Also in June, around 600 males held in Badoush prison, mostly Shi’a, were loaded onto trucks and driven to a ravine, where they were shot by ISIL fighters. Survivors told the UN team that they were saved by other bodies landing on top of them.
Those perceived to be connected with the Government were also targeted. Between 1,500 to 1,700 cadets from Speicher army base, most of whom are reported to have surrendered, were massacred by ISIL fighters on 12 June. The findings of Iraqi Government investigations into both the Badoush and Speicher incidents have yet to be made public.
ISIL fighters are reported to have relied on lists of targets to conduct house-to-house and checkpoint searches. A former policeman stated that when he showed his police ID card to ISIL fighters, one of them slashed the throats of his father, five-year-old son and five-month-old daughter. When he begged them to kill him instead, they told him “we want to make you suffer.”
The investigation team received information from numerous sources who alleged that Iraqi Security Forces and affiliated militia had committed serious human rights violations during their counter-offensive operations against ISIL.
During the summer of 2014, as their military campaign against ISIL gained ground, the report says, militias seemed to “operate with total impunity, leaving a trail of death and destruction in their wake.”
In mid-June, fleeing Iraqi forces allegedly set fire to an army base in Sinsil, in Diyala province, where 43 Sunnis were held prisoner. In another incident, at least 43 prisoners were allegedly shot dead in the al-Wahda police station in Diyala. Villagers reported being rounded up and taken to al-Bakr airbase at Salah-ad-Din where, the report says, torture is allegedly routine. There were also numerous accounts of Sunnis being forced from their homes at gunpoint.
As one witness put it: “we hoped for the best when the Iraqi army and the ‘volunteers’ liberated the area from ISIL. Instead…they pillaged, burnt and blew up houses, claiming that all villagers are part of ISIL. This is not true; we are just ordinary poor people.”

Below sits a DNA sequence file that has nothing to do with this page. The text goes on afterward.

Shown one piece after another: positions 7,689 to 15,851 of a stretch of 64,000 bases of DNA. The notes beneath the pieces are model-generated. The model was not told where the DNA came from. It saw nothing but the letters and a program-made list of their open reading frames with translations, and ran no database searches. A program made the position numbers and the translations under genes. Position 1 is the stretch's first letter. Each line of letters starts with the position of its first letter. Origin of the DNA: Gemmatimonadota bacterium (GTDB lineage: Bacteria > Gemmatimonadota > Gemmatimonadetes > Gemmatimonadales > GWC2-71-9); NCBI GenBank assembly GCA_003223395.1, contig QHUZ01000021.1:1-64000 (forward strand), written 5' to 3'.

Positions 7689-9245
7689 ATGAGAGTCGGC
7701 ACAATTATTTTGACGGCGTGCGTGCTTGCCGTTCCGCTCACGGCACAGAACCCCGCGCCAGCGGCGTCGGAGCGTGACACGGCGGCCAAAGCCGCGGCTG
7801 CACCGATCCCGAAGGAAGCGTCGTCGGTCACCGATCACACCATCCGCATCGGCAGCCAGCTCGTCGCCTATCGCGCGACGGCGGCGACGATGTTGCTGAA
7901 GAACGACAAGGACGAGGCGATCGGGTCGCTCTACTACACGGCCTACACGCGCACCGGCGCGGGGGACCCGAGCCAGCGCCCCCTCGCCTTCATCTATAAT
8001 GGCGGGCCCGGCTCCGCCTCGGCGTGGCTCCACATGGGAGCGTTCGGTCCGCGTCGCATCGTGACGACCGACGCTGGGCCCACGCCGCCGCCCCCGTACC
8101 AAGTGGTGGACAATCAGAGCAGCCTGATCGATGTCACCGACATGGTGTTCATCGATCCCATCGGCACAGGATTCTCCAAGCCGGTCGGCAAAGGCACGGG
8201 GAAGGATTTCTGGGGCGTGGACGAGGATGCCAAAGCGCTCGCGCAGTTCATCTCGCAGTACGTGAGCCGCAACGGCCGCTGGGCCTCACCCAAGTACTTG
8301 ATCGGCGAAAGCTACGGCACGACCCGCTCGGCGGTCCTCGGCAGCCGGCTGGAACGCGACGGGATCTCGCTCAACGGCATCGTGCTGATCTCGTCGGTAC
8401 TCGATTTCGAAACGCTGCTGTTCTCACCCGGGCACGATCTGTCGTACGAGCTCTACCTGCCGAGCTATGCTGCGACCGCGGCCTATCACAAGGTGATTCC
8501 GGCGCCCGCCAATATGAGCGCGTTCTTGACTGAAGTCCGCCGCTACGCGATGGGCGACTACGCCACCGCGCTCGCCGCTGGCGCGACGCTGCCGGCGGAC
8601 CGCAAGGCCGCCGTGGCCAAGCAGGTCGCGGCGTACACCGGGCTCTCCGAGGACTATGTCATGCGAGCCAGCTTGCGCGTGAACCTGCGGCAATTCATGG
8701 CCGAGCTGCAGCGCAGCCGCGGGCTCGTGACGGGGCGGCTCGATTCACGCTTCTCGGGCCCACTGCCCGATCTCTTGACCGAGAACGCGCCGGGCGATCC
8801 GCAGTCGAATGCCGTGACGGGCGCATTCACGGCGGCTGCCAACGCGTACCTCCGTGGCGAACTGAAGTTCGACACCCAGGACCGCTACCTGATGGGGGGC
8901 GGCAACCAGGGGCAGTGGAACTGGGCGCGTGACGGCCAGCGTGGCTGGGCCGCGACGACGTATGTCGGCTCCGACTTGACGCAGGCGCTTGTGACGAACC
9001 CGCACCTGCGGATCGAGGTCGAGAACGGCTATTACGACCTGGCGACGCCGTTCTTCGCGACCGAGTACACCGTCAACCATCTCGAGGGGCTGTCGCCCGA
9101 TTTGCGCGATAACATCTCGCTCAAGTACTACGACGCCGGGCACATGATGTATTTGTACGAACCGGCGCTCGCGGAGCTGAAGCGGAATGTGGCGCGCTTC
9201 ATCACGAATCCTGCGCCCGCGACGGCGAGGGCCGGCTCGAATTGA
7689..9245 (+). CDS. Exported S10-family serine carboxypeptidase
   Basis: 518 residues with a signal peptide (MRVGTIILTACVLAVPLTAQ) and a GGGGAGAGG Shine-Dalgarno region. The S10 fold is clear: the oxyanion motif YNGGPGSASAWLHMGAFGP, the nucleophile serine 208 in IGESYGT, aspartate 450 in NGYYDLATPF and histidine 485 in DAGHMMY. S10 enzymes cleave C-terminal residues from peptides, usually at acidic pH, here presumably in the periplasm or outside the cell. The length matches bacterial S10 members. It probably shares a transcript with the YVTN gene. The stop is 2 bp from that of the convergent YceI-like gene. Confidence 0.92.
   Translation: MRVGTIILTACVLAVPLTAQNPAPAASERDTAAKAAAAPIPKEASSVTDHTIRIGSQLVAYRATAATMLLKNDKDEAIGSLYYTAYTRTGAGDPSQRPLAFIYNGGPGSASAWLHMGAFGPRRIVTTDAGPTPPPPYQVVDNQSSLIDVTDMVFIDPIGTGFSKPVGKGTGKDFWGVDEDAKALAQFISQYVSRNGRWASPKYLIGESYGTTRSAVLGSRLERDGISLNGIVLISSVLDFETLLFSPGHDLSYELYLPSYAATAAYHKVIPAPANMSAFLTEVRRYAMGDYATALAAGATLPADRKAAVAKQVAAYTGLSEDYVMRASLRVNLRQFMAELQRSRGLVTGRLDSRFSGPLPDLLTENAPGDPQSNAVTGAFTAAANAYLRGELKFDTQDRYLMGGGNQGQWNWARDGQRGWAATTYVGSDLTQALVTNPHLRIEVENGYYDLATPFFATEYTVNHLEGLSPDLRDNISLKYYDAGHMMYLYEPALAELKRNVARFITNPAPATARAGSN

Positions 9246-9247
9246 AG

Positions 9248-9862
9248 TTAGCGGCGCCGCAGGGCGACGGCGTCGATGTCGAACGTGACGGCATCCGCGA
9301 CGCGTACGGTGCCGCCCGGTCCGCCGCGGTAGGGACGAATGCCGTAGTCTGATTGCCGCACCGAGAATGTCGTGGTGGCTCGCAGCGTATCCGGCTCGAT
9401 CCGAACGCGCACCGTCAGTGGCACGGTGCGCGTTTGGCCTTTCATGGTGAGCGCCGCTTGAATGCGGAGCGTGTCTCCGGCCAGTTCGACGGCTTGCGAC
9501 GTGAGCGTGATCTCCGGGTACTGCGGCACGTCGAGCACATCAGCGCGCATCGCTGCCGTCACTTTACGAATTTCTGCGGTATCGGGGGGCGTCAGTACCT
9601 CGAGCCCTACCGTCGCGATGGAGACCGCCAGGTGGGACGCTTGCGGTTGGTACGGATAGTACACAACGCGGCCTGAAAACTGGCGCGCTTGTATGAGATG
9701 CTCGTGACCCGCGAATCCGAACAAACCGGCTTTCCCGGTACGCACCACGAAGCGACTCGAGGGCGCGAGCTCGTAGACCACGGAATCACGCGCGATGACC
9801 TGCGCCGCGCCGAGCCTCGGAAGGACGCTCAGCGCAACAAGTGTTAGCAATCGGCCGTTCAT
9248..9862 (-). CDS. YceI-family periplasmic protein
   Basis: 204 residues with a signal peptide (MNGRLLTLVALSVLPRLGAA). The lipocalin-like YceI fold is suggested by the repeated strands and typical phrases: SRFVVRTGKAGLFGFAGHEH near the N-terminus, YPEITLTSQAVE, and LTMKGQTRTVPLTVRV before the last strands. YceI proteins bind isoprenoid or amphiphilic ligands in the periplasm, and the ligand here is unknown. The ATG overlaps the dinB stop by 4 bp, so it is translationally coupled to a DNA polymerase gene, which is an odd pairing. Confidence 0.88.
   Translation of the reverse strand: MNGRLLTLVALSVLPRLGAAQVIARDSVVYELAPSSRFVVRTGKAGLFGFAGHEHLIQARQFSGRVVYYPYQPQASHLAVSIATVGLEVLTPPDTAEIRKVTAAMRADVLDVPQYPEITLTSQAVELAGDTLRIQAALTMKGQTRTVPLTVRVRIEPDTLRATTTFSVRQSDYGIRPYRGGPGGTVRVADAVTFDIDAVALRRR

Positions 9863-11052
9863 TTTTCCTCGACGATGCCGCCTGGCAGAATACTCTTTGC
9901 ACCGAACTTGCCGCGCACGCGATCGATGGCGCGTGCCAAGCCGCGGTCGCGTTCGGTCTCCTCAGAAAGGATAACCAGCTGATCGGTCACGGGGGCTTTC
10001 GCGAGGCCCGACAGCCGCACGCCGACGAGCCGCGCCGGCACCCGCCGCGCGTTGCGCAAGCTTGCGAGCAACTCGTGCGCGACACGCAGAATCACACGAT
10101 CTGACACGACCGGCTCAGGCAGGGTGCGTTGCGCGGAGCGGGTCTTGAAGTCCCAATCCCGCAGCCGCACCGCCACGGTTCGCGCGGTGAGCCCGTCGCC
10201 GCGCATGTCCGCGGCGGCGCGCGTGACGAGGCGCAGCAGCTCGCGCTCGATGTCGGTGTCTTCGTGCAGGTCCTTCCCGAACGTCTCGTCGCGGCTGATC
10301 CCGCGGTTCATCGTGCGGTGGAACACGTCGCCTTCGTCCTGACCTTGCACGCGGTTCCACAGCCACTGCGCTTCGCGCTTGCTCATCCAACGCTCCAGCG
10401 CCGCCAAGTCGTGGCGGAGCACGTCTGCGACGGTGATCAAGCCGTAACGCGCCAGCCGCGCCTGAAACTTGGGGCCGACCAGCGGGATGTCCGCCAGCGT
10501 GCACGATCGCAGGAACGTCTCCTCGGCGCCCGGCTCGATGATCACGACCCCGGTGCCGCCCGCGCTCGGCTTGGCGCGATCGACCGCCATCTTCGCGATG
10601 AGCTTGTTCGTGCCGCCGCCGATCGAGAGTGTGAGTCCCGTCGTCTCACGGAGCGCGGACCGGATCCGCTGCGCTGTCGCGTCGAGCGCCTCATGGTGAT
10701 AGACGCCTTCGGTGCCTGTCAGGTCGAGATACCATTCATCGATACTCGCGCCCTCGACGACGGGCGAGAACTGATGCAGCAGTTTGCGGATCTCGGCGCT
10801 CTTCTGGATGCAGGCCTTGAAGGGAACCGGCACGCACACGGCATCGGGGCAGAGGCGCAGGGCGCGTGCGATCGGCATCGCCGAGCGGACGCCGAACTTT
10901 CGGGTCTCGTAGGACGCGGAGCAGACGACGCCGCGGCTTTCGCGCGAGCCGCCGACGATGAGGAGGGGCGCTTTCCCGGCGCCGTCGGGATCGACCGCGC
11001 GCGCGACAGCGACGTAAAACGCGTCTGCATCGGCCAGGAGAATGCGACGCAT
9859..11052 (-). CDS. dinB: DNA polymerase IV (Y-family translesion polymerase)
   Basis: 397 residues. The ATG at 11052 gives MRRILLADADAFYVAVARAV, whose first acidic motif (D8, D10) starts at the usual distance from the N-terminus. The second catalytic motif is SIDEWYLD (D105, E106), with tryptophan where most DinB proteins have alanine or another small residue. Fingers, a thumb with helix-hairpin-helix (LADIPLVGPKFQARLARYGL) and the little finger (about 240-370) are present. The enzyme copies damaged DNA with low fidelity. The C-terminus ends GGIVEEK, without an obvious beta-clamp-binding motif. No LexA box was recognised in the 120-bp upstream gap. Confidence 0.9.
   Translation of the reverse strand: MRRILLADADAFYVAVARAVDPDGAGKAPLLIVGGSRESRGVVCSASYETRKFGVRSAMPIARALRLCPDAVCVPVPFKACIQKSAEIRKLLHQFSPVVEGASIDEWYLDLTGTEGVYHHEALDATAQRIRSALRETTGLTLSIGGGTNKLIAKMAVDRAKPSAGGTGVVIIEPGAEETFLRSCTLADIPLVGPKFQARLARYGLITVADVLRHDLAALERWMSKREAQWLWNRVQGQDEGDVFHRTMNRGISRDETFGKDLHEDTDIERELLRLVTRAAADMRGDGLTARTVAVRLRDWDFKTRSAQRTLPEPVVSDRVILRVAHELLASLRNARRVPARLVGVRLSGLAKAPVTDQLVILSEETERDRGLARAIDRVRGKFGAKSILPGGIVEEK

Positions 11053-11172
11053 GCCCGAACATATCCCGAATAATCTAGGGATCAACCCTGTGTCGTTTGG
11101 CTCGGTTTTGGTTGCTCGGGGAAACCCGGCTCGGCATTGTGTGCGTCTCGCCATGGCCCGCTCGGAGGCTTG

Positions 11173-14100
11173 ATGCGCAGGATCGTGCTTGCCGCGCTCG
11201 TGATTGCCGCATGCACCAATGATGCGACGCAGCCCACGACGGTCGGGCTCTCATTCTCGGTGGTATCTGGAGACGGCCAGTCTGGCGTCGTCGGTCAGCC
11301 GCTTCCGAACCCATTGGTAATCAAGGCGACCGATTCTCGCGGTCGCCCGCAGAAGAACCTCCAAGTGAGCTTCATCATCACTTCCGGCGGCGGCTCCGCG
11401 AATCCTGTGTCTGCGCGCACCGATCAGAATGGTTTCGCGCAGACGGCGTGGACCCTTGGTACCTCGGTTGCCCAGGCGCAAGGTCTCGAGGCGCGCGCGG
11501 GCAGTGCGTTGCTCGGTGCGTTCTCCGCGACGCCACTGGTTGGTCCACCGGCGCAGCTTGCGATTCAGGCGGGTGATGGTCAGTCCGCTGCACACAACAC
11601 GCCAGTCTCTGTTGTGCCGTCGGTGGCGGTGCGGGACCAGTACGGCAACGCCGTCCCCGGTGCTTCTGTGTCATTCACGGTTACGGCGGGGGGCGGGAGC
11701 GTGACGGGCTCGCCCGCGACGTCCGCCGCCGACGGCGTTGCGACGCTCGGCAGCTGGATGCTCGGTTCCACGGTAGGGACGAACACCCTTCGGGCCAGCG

The report concludes that members of Iraqi Security Forces and affiliated militia "carried out extrajudicial killings, torture, abductions and forcibly displaced a large number of people, often with impunity.” By doing so, it says, they “may have committed war crimes.”
However, it also pointed out that since the fall of Mosul last June, the line between regular and irregular Iraqi Government forces has become increasingly blurred. It suggests that “while more information is needed on the link between the militia and the Government,” some incidents point, at the very least, to a failure by the Government to protect persons under its jurisdiction.
The report adds that it is the Government’s responsibility to ensure that all organized armed forces, groups and units are placed under a command responsible for the conduct of its subordinates.
It called on the Iraqi Government to investigate all crimes outlined in the report and bring the perpetrators to justice.
It also urged the Government to become a party to the Rome Statute of the International Criminal Court and ensure that the international crimes defined in that Statute are criminalised under domestic law.
The report also calls on the Human Rights Council to urge the UN Security Council to address, “in the strongest terms, information that points to genocide, crimes against humanity and war crimes,” and to consider referring the situation in Iraq to the International Criminal Court.